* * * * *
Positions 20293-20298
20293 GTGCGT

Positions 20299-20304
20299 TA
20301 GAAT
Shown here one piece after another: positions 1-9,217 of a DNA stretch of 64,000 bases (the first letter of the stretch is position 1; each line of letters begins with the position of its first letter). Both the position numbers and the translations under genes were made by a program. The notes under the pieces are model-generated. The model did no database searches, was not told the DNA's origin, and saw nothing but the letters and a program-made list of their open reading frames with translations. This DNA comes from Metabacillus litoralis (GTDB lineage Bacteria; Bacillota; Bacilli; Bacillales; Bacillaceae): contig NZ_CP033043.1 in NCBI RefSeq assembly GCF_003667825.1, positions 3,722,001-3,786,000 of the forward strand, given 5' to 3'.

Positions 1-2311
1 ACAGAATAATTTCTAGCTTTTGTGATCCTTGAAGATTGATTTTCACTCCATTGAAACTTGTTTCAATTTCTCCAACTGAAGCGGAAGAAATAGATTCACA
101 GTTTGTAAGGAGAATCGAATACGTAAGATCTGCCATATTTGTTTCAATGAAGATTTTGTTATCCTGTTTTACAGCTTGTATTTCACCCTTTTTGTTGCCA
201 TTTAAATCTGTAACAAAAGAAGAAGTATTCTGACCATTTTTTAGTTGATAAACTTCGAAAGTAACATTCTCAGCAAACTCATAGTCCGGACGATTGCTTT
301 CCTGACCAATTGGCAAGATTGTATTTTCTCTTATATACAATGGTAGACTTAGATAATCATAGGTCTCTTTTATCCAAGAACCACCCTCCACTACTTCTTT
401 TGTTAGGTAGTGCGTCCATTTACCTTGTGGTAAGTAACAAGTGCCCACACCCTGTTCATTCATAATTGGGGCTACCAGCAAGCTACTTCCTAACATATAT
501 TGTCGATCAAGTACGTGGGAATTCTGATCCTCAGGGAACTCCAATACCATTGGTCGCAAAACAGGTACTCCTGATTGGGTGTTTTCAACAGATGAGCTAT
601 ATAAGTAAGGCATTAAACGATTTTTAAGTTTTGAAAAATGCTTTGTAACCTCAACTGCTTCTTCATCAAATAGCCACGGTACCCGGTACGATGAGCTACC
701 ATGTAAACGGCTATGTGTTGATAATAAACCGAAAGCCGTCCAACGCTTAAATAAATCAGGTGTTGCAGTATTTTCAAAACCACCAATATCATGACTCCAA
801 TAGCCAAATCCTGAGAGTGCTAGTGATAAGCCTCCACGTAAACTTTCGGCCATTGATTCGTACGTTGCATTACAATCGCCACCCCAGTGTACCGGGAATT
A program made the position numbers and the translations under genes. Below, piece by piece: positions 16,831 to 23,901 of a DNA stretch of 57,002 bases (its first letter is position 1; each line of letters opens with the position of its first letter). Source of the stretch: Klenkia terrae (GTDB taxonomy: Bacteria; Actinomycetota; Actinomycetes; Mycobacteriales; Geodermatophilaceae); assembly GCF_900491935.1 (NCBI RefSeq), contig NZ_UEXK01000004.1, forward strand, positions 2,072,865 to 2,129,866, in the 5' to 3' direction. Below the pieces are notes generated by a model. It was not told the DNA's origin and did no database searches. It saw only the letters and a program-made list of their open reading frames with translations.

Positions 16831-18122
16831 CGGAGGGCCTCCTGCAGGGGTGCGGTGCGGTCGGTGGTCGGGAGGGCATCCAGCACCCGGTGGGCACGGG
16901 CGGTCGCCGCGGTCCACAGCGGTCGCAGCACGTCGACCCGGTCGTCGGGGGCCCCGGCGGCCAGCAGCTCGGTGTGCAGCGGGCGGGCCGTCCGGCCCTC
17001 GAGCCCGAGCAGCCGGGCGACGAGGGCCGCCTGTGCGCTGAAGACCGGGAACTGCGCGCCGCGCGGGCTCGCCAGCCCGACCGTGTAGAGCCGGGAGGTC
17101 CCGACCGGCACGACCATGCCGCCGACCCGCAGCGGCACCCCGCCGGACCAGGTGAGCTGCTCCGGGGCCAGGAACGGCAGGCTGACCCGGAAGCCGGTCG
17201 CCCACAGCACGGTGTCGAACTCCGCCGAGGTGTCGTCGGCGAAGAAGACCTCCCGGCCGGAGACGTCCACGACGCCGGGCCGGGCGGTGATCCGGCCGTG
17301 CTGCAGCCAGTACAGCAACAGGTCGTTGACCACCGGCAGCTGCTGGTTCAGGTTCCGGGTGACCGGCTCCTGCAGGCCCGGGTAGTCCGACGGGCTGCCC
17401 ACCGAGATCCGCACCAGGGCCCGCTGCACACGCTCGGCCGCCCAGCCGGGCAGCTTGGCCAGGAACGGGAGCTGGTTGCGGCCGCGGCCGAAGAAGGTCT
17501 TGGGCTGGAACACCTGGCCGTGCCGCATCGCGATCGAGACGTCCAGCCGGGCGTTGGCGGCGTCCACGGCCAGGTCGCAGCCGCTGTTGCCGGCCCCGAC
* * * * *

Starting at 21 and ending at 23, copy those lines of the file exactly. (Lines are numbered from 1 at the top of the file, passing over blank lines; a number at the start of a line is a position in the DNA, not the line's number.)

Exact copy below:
17001 GAGCCCGAGCAGCCGGGCGACGAGGGCCGCCTGTGCGCTGAAGACCGGGAACTGCGCGCCGCGCGGGCTCGCCAGCCCGACCGTGTAGAGCCGGGAGGTC
17101 CCGACCGGCACGACCATGCCGCCGACCCGCAGCGGCACCCCGCCGGACCAGGTGAGCTGCTCCGGGGCCAGGAACGGCAGGCTGACCCGGAAGCCGGTCG
17201 CCCACAGCACGGTGTCGAACTCCGCCGAGGTGTCGTCGGCGAAGAAGACCTCCCGGCCGGAGACGTCCACGACGCCGGGCCGGGCGGTGATCCGGCCGTG